I just listened to a talk about a new astrobiology research project, whose aim is to probe the deep-subsurface biosphere, and it (the talk and the project) was pretty darned interesting, so I thought I’d share some notes.
I have to admit that I’m fond of microbial life. One of my favorite magazines is Microbe (published by the American Society for Microbiology). Also, I do science communication research for NASA’s astrobiology program, which keeps me immersed in science news about microbes. From Harvard’s Colleen Cavanaugh and others in the astrobiology community, I’ve learned that microbes are our friends…
Jan Amend gave the talk I heard at the Space Telescope Science Institute in Baltimore, Maryland, on April 25 this year. It was one in STScI ‘s ongoing astrobiology lecture series. Amend is a professor of Earth sciences and biological sciences in the Department of Earth Sciences at the University of Southern California (USC). He’s also principal investigator for a new team research project recently funded by the astrobiology program’s NASA Astrobiology Institute.
Here’s a brief introduction to the Amend team’s project: “On Earth, microorganisms appear to inhabit all physical space that provides the minimum requirements for life. These include the availability of water, carbon, nutrients, and light or chemical energy. While these are generally abundant in surface or near-surface environments, their mode and distribution in the subsurface are poorly constrained. Nevertheless, it has now been shown unequivocally that archaea and bacteria inhabit deeply buried rocks and sediments where they contribute to biogeochemical cycles. All evidence suggests that these subsurface ecosystems are spatially enormous and diverse. On other planets, at least in our solar system, putative extant or extinct life would most likely reside underground or in massive ice shells.”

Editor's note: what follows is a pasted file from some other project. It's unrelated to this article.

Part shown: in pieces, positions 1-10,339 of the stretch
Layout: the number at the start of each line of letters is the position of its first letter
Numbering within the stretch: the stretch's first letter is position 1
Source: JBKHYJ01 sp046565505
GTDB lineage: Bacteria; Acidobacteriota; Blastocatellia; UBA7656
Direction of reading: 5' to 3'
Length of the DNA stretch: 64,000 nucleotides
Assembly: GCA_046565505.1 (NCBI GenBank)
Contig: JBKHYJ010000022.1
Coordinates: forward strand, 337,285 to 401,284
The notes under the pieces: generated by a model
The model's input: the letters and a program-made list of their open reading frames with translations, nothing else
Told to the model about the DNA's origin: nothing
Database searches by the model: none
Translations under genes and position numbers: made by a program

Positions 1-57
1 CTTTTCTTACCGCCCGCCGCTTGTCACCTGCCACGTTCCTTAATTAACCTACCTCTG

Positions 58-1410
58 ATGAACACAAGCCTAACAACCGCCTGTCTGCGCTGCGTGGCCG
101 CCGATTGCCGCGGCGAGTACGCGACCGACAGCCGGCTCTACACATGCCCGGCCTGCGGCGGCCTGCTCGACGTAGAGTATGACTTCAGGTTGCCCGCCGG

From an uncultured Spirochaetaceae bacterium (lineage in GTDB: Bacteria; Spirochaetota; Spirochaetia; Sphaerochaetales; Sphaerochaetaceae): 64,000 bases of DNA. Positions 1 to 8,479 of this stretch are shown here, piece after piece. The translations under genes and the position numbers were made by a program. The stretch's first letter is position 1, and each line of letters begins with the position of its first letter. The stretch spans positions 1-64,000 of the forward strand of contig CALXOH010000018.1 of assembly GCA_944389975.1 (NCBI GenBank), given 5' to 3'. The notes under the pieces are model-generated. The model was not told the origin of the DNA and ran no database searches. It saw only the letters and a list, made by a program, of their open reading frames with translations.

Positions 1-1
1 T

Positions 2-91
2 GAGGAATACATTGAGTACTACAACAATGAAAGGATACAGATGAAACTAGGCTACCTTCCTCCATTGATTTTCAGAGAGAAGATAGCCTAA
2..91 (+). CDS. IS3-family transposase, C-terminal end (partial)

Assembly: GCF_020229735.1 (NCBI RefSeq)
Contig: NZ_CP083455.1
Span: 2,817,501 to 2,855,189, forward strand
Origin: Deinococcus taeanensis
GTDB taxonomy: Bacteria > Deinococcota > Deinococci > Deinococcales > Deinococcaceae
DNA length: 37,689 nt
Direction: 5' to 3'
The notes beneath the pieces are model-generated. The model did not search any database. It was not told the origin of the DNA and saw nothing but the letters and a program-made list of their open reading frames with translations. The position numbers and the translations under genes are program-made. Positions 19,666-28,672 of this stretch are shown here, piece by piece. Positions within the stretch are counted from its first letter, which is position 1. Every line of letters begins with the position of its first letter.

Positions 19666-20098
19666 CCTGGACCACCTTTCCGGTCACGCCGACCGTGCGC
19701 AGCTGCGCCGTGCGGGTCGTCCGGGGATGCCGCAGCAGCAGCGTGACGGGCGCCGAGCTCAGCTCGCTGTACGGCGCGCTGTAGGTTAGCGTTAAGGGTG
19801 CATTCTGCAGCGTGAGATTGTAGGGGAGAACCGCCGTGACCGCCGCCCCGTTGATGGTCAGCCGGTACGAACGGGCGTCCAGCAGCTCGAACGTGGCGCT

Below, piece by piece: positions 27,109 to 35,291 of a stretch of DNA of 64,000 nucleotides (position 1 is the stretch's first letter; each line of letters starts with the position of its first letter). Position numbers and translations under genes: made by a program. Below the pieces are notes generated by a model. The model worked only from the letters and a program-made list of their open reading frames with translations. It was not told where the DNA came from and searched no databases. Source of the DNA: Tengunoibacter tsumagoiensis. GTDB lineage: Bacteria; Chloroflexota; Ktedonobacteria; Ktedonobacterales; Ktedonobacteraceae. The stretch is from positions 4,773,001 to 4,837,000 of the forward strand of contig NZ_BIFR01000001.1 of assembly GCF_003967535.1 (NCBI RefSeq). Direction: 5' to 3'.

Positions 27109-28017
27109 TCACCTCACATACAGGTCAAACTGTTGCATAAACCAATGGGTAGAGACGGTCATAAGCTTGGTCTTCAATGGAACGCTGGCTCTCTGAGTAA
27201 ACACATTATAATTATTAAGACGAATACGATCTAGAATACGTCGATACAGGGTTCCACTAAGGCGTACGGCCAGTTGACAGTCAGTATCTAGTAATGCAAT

You can read about Amend’s NAI team project here. You can read about Amend’s research and publications here and here. And if you’d rather watch Amend’s lecture (about an hour) instead of reading my blog post about it, you can do so here.
“This is my first NASA grant,” Amend told his STScI audience. “We are not NASA people, really.” However, building on his own research interests and experience and bringing together other experts, he and his team proposed a multi-year research project to NASA based on the following premise: if there is or ever was life on Mars, it’s most likely that any evidence of it would be beneath, not on, the surface.
Following from this premise, it makes sense to learn as much as we can about the terrestrial – or, as Amend calls it, “intraterrestrial” – subsurface biosphere as we can, to better prepare for seeking evidence of extraterrestrial subsurface habitability and life. Amend’s new NAI team will focus on terrestrial in-situ subsurface microbial life detection and characterization. “We are going to be hunting for new organisms,” he said.
By one reckoning published 15 years ago, (Whitman et al, “Prokaryotes: the unseen majority,” Proceedings of the National Academy of Sciences, June 1998), one third of Earth’s carbon biomass is subsurface – that is, in the rock beneath Earth’s surface (including the sea floor and sea-floor sediments). This vast environment is still largely unexplored and thus rich territory for the team to examine.
The Amend team plans to access the subsurface by way of existing boreholes, in deep mines such as the Sanford Laboratory (a repurposed mine in North Dakota), mines in Canada and South Africa, and at the Nevada National Security Site (a former weapons testing facility). They also plan to explore at deeply sourced springs, such as those in California’s Ash Meadows National Wildlife Refuge – so we can “bring the subsurface to us.” And they expect to have access to the sea floor through the National Science Foundation’s integrated ocean drilling program. Their intent is to characterize the subsurface environment at a number of sites.